We did not find evidence of mediation through BMI, which suggests that BMI-independent pathways may operate in our setting. We found that adolescents’ breakfast skipping partially mediated the association between a low frequency of home cooking and higher DBP. Our findings showed that 85% of adolescents exposed to a high frequency of home cooking ate breakfast every day, whereas only 43% of adolescents exposed to a low frequency of home cooking ate breakfast every day (Table 1). A systematic review of the associations between breakfast skipping and cardiometabolic risk factors in adolescents showed that breakfast skipping was associated with higher BP [27]. The mechanism of this association is not well understood; however, a study using a national nutritional survey in Japan showed that overall diet quality was higher among breakfast consumers than among breakfast skippers across all age groups, including adolescents [41]. BMI-independent pathways may operate through pathways other than vegetable intake and breakfast skipping because we found that the mediation role of these eating behaviors was small. Salt intake may be another BMI-independent pathway. Sodium intake has been shown to be positively associated with BP in adolescents [42]. In Japan, most dietary sodium comes from commercially processed foods [43]. Therefore, adolescents exposed to a low frequency of home cooking may tend to consume more salt compared with those exposed to a high frequency of home cooking.
We also found that a low frequency of home cooking was associated with lower HDL cholesterol. A previous study of middle-aged adults reported that consuming home-cooked meals more than five times per week was associated with a decreased risk of a high ratio of total cholesterol to HDL cholesterol, compared with eating home-cooked meals fewer than three times per week, in a crude model [18]. In a study of adults conducted in the United States, a high frequency of fast-food meals was associated with lower HDL cholesterol (HDL was 51 mg/dL for those who ate fast food four times per week and 54 mg/dL for those who ate no fast food) [4]. Among adolescents in the United States, lower HDL was also observed when family dinners were purchased from take-out sources at least once in the past week, compared with never in the past week [22]. Our findings on HDL cholesterol were consistent with these previous studies.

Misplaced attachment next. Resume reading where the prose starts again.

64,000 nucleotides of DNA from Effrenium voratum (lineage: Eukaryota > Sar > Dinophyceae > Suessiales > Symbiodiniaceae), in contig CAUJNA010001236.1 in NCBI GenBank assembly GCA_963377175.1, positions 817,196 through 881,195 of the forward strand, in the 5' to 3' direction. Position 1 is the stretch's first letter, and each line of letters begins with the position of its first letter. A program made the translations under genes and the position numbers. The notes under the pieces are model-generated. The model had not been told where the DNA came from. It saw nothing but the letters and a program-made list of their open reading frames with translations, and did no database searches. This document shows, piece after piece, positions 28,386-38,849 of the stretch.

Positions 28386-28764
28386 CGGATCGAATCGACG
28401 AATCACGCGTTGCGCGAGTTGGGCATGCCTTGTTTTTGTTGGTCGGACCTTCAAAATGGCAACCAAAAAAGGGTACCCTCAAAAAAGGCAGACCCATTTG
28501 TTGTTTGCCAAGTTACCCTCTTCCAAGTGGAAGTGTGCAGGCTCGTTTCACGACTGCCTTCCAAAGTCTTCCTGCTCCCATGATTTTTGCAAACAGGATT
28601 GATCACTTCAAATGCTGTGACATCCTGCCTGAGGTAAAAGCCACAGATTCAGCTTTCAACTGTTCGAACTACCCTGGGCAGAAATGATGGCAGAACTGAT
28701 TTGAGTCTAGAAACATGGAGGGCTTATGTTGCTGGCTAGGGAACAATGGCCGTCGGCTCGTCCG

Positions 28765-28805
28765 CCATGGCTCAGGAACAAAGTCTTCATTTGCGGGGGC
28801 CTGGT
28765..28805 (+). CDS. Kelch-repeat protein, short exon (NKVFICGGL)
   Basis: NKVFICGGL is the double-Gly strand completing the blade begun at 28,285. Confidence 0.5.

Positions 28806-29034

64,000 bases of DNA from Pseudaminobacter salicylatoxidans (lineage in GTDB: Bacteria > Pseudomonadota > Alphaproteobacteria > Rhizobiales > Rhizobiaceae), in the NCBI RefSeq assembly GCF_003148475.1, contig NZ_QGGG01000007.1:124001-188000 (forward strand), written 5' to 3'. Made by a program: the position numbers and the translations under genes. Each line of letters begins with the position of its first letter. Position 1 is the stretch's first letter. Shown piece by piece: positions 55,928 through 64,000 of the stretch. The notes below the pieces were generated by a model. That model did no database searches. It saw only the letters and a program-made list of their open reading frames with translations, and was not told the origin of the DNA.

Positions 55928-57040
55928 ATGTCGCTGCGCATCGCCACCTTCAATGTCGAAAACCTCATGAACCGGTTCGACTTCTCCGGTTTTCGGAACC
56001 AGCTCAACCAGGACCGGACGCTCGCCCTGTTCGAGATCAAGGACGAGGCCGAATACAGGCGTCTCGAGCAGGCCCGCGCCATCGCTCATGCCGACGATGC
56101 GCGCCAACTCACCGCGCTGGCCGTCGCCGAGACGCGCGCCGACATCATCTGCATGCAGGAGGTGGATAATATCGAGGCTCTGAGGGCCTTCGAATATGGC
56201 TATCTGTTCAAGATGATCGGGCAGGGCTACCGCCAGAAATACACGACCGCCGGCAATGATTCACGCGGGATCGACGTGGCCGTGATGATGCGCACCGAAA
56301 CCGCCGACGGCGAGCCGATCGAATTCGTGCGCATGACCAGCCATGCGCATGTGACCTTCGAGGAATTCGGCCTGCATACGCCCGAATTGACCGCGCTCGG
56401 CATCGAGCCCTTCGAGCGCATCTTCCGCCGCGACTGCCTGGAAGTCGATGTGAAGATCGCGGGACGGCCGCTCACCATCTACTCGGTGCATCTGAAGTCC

In the mediation analysis, 9.7% of the indirect effect of home cooking on HDL cholesterol was shown to operate through vegetable intake, and 14.9% of this effect was shown to operate through breakfast intake. Thus, vegetable intake and breakfast consumption may partially explain the mechanism through which home cooking boosts levels of HDL cholesterol. A review of the association between diet and cardiometabolic health reported that some nutrients and foods were potentially linked to HDL cholesterol level among adolescents [44], although these relationships are still poorly understood [45]. A systematic review of randomized, controlled trials showed that the most effective foods in terms of increasing HDL cholesterol were fish, nuts, and eggs [46]. A systematic review and a recent study of middle-aged adults identified the dietary benefits of home cooking, including greater consumption of fruits and vegetables and improved adherence to healthy dietary guidelines such as the Mediterranean diet, which is rich in fish and nuts [17,18]. Therefore, the vegetable intake of the adolescents in our study may be an indicator of this population’s consumption of fish or nuts, rather than only vegetables. In terms of breakfast consumption, a systematic review showed evidence that breakfast skipping is associated with lower HDL cholesterol [27]. In Japan, compared with adolescents who skip breakfast, those who consume breakfast eat more eggs [41], a food that may increase HDL cholesterol [46]. Future studies are needed to clarify the mechanisms through which home cooking influences adolescents.
We found a U-shaped association between home cooking and overweight. One potential reason for this is that adolescents exposed to a low frequency of home cooking may not be able to consume enough energy because of skipping meals, for example, which leads to these adolescents being underweight. We found that 11% of adolescents exposed to a medium frequency of home cooking were underweight, whereas 19% of adolescents exposed to a low frequency of home cooking were underweight (Table 1). Additionally, the proportion skipping breakfast was twice as high among adolescents exposed to a low frequency of home cooking and among adolescents exposed to a medium frequency of home cooking (Table 1). Therefore, if home cooking is infrequent (in the present study, fewer than three times a week), adolescents may be at risk of becoming either overweight because of an inadequate diet or underweight because of malnutrition. However, with a small number of households reporting a low cooking frequency, we had limited power to detect the association between home cooking and overweight.